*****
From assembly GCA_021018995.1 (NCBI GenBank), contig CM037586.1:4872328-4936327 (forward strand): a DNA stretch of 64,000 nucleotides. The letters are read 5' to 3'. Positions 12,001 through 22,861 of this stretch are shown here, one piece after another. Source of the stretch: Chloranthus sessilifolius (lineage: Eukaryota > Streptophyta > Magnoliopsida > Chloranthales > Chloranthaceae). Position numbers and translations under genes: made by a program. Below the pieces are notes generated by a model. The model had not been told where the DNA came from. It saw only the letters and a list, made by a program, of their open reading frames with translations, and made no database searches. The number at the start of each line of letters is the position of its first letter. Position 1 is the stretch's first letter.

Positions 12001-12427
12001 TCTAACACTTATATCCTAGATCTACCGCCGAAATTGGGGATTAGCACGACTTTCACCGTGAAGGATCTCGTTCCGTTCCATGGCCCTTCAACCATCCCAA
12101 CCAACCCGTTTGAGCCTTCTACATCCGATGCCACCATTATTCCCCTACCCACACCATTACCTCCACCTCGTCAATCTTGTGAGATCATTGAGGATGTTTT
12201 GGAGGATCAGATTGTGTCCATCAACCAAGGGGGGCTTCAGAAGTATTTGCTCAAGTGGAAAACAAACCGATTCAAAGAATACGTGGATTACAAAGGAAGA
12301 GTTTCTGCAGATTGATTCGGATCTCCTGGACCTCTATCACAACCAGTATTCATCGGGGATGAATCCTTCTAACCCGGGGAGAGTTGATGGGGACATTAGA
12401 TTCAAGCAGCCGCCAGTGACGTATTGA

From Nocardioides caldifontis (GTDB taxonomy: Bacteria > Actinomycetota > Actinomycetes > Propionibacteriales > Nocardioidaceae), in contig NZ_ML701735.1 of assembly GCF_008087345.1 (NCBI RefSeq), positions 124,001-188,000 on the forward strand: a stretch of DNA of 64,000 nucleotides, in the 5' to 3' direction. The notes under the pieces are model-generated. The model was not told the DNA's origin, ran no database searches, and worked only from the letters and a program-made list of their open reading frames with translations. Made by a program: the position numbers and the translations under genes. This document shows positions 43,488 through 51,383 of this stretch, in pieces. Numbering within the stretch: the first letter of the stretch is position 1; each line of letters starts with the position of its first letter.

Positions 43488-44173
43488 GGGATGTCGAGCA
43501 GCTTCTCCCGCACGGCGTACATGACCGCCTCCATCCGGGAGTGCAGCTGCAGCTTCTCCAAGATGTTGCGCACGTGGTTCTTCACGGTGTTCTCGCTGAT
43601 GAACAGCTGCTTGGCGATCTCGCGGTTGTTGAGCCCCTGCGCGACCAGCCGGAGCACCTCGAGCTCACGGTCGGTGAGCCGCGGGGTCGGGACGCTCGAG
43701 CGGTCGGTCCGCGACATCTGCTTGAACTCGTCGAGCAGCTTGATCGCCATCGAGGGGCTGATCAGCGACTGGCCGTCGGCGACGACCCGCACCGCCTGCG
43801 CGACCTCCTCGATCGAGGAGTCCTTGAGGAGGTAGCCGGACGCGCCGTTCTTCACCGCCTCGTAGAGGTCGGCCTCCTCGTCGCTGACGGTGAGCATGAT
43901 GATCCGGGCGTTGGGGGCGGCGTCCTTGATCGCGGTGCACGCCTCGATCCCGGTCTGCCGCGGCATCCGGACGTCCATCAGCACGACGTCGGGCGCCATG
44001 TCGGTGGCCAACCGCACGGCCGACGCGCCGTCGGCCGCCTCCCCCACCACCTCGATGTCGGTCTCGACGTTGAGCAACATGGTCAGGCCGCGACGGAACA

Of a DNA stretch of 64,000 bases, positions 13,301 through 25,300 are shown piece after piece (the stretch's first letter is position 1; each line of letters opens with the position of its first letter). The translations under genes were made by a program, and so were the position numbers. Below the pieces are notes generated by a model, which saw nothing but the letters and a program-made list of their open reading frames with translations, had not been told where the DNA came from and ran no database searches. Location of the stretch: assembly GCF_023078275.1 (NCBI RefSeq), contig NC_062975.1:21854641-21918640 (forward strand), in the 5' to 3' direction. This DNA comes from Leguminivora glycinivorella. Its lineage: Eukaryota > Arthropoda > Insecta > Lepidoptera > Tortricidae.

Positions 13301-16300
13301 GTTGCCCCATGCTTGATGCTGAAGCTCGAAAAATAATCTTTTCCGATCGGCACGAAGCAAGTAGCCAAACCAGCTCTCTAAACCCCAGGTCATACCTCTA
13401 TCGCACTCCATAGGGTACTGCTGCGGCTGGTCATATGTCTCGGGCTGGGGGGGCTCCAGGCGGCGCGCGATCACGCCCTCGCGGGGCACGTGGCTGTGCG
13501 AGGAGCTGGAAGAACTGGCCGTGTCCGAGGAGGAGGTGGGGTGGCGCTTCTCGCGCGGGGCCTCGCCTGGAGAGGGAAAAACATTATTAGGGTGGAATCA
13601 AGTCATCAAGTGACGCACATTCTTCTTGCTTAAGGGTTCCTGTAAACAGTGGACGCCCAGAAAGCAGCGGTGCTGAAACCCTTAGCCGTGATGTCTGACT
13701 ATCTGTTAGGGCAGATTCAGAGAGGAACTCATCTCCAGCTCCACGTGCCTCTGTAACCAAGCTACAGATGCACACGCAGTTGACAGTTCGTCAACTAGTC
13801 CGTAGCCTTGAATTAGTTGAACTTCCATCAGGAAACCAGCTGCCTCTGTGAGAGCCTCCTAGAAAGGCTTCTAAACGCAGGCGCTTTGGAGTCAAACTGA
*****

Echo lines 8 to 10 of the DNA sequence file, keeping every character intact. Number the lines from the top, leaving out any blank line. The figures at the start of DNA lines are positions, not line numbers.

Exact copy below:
From Nocardioides caldifontis (GTDB taxonomy: Bacteria > Actinomycetota > Actinomycetes > Propionibacteriales > Nocardioidaceae), in contig NZ_ML701735.1 of assembly GCF_008087345.1 (NCBI RefSeq), positions 124,001-188,000 on the forward strand: a stretch of DNA of 64,000 nucleotides, in the 5' to 3' direction. The notes under the pieces are model-generated. The model was not told the DNA's origin, ran no database searches, and worked only from the letters and a program-made list of their open reading frames with translations. Made by a program: the position numbers and the translations under genes. This document shows positions 43,488 through 51,383 of this stretch, in pieces. Numbering within the stretch: the first letter of the stretch is position 1; each line of letters starts with the position of its first letter.

Positions 43488-44173
43488 GGGATGTCGAGCA